Very good points, Peter B. On the other hand, Eurasians had a long time to discover riding, and while "You want me to put my backside where?" is very believable, so is "Hold muh beer and watch this!" And early Eurasians may have been smaller than later people.


#7    Peter B

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Posted 03 June 2014 - 10:01 AM

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"Hold muh beer and watch this!"

Yep. Very true.


#8    ReddHeadsRantings

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Posted 26 June 2014 - 10:15 AM

In 81 my dad showed me a pix of a very uncomfortable "saddle" it was from asia-china i think-very old designs simular to terra cotta worriors-but it was a saddle pad with (excuse this but its the only common thing i can think of most would know) with one half of a playtex tampon -fat end- where horns are now - a strip of leather with metal rings on each end. One horn-the other for the big toes ONLY (how misrable) .

The bridles were pretty smart - middle of a long rope at the pol (behind ears) each side through mouth & back over pol- down to mouth - knotted over the tongue - then over nose (like todays nosebands) tied off then tied at ends and thrown over head just like modern reins

At that time...it was suppose to have been the oldest know saddle.
I dont know-just repeting what daddy told & showed me.


#9    ReddHeadsRantings

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Posted 26 June 2014 - 10:25 AM

I think the "cinch/garth" was a long leather again each end with a ring - one side might have had several rings-it was off the horn in a figuer 8 over the saddle pad & horse back up to the horn-or may have been on the "next gen" saddles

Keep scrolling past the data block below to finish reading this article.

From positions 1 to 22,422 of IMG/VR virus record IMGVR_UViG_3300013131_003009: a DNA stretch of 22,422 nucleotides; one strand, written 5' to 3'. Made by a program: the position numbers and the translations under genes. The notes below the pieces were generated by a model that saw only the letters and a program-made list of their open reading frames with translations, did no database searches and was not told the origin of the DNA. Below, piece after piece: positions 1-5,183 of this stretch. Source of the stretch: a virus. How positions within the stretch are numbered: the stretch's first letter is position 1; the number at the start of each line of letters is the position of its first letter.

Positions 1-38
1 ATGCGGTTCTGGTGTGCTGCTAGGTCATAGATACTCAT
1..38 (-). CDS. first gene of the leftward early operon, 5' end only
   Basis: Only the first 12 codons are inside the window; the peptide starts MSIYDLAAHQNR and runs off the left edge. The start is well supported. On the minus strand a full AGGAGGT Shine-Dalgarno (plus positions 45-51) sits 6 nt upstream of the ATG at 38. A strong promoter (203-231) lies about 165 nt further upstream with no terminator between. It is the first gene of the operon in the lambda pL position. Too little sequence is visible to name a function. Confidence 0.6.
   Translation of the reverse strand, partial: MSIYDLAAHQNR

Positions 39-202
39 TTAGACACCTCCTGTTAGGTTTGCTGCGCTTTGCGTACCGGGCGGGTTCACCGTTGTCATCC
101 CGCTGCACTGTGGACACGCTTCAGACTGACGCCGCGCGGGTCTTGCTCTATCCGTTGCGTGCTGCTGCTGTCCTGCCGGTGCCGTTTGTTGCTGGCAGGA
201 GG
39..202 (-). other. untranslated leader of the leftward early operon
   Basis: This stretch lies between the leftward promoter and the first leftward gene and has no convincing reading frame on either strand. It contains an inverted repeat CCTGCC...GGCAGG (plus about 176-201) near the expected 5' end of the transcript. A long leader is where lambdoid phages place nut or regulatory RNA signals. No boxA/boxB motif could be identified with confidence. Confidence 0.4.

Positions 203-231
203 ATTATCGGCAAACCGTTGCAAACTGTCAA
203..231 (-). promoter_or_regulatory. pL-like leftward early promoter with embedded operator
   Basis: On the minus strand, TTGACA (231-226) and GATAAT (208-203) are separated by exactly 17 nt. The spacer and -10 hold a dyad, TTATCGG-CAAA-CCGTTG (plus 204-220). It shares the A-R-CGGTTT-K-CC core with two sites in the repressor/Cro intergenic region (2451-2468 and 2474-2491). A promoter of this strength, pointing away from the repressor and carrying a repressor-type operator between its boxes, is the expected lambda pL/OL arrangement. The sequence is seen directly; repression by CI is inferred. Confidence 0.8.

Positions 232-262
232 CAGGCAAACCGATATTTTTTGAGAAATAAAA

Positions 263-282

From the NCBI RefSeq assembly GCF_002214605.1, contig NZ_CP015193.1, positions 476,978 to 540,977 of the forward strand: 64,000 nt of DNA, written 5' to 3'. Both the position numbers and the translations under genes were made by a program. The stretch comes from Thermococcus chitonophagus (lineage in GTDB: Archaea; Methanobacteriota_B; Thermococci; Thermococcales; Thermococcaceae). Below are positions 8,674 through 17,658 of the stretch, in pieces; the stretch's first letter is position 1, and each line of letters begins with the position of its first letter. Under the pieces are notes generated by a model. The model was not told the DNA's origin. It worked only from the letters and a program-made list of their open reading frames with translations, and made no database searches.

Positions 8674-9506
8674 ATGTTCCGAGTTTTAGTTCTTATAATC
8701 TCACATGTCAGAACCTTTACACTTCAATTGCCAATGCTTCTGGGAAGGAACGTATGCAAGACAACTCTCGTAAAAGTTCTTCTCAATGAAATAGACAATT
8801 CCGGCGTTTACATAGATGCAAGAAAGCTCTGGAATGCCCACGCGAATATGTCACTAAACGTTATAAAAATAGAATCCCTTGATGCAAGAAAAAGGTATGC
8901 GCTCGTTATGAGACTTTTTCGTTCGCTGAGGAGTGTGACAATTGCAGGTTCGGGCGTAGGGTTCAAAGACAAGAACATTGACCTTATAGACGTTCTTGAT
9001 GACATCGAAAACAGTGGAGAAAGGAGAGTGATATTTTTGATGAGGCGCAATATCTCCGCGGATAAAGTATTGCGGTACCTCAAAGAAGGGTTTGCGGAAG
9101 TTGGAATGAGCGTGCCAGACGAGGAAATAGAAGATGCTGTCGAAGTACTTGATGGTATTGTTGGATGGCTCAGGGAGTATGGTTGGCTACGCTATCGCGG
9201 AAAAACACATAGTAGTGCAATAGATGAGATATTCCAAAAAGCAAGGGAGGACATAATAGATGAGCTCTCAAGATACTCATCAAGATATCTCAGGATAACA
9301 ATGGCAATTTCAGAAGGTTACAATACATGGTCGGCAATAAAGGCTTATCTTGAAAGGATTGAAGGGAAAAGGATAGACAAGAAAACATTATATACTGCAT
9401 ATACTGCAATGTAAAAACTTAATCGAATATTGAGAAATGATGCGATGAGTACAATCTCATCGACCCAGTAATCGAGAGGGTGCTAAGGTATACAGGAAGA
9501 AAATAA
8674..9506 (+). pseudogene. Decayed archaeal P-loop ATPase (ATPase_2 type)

#10    ReddHeadsRantings

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Posted 26 June 2014 - 10:34 AM

I would think the oldest known uses for horses would be as follows
Dinner
Hair as thread
Skin blankets/clothes
Bladders for water bags
Traveses / packanimal
But who knows




#11    SaraT

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Posted 26 June 2014 - 11:17 AM

Then how do they explain Lady Godiva?  :)


#12    Hammerclaw

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Posted 02 July 2014 - 01:07 AM

Horses were first domesticate on the Eurasian Steppe, the only place where horses survived in large numbers after the last Ice Age. They were ridden before they were harnessed to chariots or wagons, as riding horses requires little technical innovation. http://discovermagaz...02/mar/featride

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#13    toyomotor

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Posted 14 July 2014 - 03:12 AM

View PostJohn Wesley Boyd, on 02 July 2014 - 01:07 AM, said:

Horses were first domesticate on the Eurasian Steppe, the only place where horses survived in large numbers after the last Ice Age. They were ridden before they were harnessed to chariots or wagons, as riding horses requires little technical innovation. http://discovermagaz...02/mar/featride

Peter B wrote:  ("Why would I want to sit on this animal when it can barely support my weight, and anyway my feet are dragging on the ground?")


The fact is that the Steppe Ponies were smaller than what we see in Europe etc today. But then so were the Steppe people who rode them.

One of the most notable groups were the Mongols, whose average height was only slightly over 5feet tall, so the ponies suited them.